Objective: This study aims to compare three different surgical approaches for combined coronary and carotid artery stenosis as a single stage procedure and to assess effect of operative strategy on mortality and neurological complications. Methods: This retrospective study involves 136 patients who had synchronous coronary artery revascularization and carotid endarterectomy in our institution, between January 2002 and December 2012. Patients were divided into 3 groups according to the surgical technique used...
September 2016: Brazilian Journal of Cardiovascular Surgery
Nodu Shivananda Gautham, Appavoo Arulvelan, Sethuraman Manikandan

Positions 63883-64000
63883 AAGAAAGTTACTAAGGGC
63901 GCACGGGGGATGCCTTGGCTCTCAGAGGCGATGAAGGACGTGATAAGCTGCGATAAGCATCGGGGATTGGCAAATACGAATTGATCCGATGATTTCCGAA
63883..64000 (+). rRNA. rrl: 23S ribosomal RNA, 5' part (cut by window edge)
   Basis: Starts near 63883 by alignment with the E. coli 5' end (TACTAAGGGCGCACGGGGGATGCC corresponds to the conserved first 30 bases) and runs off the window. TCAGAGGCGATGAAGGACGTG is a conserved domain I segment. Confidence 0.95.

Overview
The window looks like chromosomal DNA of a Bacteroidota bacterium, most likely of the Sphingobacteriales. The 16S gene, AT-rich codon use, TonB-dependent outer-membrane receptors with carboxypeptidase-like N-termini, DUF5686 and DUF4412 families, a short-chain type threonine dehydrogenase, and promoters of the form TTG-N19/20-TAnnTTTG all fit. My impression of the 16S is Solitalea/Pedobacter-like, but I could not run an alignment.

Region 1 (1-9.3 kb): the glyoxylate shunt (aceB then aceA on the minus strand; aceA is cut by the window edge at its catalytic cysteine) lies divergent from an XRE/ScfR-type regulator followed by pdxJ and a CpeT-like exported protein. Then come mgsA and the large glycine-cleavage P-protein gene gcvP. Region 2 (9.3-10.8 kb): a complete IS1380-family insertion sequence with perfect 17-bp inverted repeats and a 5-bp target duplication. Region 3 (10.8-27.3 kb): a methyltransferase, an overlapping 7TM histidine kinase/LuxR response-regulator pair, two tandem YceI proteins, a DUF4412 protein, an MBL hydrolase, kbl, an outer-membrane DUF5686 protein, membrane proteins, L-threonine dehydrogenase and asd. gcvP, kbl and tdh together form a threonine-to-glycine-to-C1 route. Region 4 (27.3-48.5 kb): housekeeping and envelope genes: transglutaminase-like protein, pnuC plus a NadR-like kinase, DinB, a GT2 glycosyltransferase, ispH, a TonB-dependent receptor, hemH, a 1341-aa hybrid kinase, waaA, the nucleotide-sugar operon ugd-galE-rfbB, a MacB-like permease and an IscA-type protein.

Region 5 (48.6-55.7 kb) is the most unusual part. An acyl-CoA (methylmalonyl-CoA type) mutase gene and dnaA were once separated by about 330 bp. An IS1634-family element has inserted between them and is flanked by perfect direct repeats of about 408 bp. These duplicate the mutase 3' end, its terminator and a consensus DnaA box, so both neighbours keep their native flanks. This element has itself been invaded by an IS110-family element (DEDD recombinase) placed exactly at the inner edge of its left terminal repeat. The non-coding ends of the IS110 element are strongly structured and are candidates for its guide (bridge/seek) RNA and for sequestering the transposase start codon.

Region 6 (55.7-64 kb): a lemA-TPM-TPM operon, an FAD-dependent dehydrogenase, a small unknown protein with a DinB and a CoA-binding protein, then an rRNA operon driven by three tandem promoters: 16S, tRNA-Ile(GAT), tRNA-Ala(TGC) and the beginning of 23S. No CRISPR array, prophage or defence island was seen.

Polycythemia vera (PV) is a myeloproliferative disorder characterized by excess red cell clonality. The increased number of red blood cells can lead to increased viscosity of the blood and ultimately compromise the blood supply to the end organs. Thromboembolic and hemorrhagic complications can also develop. Patients with PV presenting with neurological diseases that require surgical intervention are at an increased risk due to various factors, such as immobility, prolonged surgical time, hypothermia and dehydration...
October 2016: Journal of Anesthesia
Ourania Preventza, Andrea Garcia, Sarang A Kashyap, Shahab Akvan, Denton A Cooley, Kiki Simpson, Athina Rammou, Matt D Price, Shuab Omer, Faisal G Bakaeen, Lorraine D Cornwell, Joseph S Coselli